Joint Forces Forge Stronger Bonds While Living, Working Side-by-side
When the Soldiers from A Troop, 5th Squadron, 7th Cavalry Regiment, arrived in Baghdad and went out on a joint patrol with a team of Iraqi Federal policemen for the first time, they were a little shocked by the vast cultural differences.
“We started doing these combined operations, and we noticed a huge difference in the way the U.S. forces and [Iraqi Security Forces] acted out in sector,” said 1st Lt. Chris Colvin, a platoon leader at the time who now serves as the executive officer for A Troop. “For us, it was just ‘get in, do our job and get out.’ But [the ISF] would be drinking chai in the streets and we were like, ‘Woah, what’s going on?’”
Soon afterward, the initial shock subsided and was replaced by understanding.
“They just have a different mentality,” said Colvin, a native of Cleveland, Ohio. “At first, with our lesser experience, we took that as less organized or [less] professional: But [it’s not that.] They just go about things differently because it’s a different culture. The end result is still the same.”
A new program
As the relationship began to grow between the two forces, Colvin and his platoon sergeant started discussing ways they could increase the progress and cooperation.
“[We] hit it off with our Iraqi Federal Police partners, and we were interested in taking the partnership to the next level,” he explained. “We have a unique ability to do that on this joint security station because we are already in [the immediate area]. We started talking to battalion commanders about it to see what they thought. We developed a better and better relationship with their shurta (policemen), and the next thing we knew, we had A-CREP.”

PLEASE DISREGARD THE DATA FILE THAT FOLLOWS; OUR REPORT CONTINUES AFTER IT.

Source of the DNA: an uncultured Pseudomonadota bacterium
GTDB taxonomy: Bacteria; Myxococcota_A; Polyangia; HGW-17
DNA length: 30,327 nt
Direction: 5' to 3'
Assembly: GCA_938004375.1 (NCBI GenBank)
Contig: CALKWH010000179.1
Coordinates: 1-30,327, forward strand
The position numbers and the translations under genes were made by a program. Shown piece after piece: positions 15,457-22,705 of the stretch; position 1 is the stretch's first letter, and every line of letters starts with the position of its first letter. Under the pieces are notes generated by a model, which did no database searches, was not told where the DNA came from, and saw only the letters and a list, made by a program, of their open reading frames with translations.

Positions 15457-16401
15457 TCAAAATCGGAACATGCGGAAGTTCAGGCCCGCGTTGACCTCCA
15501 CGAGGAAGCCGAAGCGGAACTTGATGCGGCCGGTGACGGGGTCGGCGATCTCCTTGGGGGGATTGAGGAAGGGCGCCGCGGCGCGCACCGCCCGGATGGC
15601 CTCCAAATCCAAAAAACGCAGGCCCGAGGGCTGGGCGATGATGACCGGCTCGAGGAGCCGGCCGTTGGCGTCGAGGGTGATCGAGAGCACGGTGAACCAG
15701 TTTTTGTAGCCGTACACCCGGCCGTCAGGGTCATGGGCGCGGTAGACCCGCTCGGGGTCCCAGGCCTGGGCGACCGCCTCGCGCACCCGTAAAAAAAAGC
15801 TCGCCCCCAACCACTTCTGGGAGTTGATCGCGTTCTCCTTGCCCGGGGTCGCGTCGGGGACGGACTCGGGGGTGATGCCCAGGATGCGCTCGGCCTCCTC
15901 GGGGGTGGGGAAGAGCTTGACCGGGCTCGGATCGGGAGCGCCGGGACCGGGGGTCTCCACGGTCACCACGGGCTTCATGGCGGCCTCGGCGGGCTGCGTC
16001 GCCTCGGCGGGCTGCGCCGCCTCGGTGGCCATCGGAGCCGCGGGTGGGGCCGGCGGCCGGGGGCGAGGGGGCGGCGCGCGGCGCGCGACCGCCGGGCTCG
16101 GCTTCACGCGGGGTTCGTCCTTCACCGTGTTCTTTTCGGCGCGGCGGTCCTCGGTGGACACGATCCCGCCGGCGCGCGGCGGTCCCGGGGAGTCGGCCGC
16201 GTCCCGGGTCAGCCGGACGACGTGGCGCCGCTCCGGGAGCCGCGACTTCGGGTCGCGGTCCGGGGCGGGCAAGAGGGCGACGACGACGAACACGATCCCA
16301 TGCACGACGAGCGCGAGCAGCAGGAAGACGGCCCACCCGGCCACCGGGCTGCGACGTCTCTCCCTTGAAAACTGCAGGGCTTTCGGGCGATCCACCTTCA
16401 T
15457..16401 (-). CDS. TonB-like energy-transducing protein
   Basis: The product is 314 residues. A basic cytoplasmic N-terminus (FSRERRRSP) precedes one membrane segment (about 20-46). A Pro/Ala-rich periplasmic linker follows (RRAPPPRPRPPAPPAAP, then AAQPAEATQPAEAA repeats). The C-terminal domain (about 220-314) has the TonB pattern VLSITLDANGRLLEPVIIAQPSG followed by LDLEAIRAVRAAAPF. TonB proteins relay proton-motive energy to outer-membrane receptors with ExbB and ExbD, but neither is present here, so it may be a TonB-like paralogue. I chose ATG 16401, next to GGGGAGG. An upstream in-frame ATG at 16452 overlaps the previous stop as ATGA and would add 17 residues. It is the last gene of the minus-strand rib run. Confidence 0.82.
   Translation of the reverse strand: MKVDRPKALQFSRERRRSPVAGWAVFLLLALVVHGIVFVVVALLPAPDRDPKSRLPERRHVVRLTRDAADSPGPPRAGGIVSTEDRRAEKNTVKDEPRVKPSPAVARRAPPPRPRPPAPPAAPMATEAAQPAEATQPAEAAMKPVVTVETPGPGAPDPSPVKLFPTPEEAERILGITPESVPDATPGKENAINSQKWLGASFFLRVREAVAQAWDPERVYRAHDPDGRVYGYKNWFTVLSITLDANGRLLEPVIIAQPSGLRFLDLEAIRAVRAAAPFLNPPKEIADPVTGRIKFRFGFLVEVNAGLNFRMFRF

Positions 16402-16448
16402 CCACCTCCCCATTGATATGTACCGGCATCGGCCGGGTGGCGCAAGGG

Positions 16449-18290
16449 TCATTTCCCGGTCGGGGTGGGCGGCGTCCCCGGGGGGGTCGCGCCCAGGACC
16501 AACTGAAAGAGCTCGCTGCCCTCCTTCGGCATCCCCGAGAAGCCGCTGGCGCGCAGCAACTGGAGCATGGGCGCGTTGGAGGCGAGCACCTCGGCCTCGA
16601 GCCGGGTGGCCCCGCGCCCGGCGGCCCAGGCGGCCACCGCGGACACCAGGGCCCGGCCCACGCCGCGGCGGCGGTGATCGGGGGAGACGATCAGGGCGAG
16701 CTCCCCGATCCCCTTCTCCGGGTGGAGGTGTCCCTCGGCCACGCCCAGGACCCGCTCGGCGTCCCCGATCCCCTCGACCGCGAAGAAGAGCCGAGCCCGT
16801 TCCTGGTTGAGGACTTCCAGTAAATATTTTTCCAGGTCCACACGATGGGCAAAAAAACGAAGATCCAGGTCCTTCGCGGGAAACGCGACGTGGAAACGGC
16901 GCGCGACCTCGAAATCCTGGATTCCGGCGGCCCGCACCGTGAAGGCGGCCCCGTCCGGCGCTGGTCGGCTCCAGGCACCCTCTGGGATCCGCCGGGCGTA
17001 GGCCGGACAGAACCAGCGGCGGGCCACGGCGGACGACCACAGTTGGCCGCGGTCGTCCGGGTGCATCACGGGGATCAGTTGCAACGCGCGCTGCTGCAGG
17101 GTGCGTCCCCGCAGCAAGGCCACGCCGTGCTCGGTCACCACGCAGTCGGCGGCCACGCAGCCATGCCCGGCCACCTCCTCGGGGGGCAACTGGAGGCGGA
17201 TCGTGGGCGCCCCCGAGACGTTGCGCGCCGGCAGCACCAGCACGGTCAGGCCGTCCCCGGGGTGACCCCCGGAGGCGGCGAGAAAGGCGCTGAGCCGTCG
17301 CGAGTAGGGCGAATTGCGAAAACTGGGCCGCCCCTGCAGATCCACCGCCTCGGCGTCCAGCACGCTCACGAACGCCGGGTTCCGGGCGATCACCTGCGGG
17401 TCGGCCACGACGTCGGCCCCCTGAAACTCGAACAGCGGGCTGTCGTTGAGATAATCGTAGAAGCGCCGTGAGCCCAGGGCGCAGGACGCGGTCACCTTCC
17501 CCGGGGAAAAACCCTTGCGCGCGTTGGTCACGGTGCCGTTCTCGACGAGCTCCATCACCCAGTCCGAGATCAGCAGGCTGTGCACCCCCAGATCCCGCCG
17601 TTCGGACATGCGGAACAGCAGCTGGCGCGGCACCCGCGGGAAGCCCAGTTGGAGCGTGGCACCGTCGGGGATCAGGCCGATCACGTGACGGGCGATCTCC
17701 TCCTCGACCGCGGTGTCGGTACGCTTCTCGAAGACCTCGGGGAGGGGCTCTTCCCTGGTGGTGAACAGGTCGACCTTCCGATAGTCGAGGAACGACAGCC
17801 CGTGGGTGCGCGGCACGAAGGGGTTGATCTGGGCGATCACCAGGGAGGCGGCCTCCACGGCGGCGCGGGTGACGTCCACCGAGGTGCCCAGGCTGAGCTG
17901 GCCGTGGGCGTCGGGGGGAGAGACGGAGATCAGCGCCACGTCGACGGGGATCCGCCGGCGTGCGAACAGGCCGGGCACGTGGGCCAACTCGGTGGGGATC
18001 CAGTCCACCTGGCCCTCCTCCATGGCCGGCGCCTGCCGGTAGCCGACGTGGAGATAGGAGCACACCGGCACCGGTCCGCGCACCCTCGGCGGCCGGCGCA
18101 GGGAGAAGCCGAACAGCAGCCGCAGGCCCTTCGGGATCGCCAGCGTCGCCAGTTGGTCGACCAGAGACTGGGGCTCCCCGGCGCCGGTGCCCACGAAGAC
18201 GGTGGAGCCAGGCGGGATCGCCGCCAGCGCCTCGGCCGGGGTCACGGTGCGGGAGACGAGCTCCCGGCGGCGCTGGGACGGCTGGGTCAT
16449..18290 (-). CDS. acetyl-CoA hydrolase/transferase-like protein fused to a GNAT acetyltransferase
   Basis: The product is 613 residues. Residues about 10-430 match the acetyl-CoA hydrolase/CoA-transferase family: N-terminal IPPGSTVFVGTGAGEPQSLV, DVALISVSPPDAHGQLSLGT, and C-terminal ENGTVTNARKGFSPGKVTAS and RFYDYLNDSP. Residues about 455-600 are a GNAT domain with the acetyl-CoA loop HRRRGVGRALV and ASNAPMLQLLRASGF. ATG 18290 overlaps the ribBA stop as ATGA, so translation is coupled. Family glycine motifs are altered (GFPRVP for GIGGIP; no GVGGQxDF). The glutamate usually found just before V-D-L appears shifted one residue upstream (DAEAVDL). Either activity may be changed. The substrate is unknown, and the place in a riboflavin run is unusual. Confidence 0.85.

A-CREP is the commonly used acronym for Apache Combined Resident Exchange Program. The first of its kind, the program is an all-encompassing training experience where the Iraqi policemen live, work, exercise, eat and train with a U.S. unit for an extended length of time. The first participants were six Iraqi federal policemen from 3rd Battalion, 7th Brigade, 2nd Iraqi Federal Police Division, who have now been with A Troop for almost four months on Joint Security Station Doura.
Other units send policemen for 10 to 14-day periods, but the 3-7-2 policemen are the only permanent IFP residents on the JSS.
“With a program like A-CREP, you are with [the policemen] 24-7, so they are able to really see what the U.S. forces are all about behind the scenes too — not just how we are out in sector,” said Colvin. “I feel like that is what sets us up for success — going out on missions — the little things [that] make the [U.S. forces] different than the IFP because we have so many years of experience. I think they are able to see that now. It is really hard to be able to see that in detail when you are not living with us 24-7.”
A few bugs
When the policemen first came to JSS Doura, there were a few kinks that had to be worked out.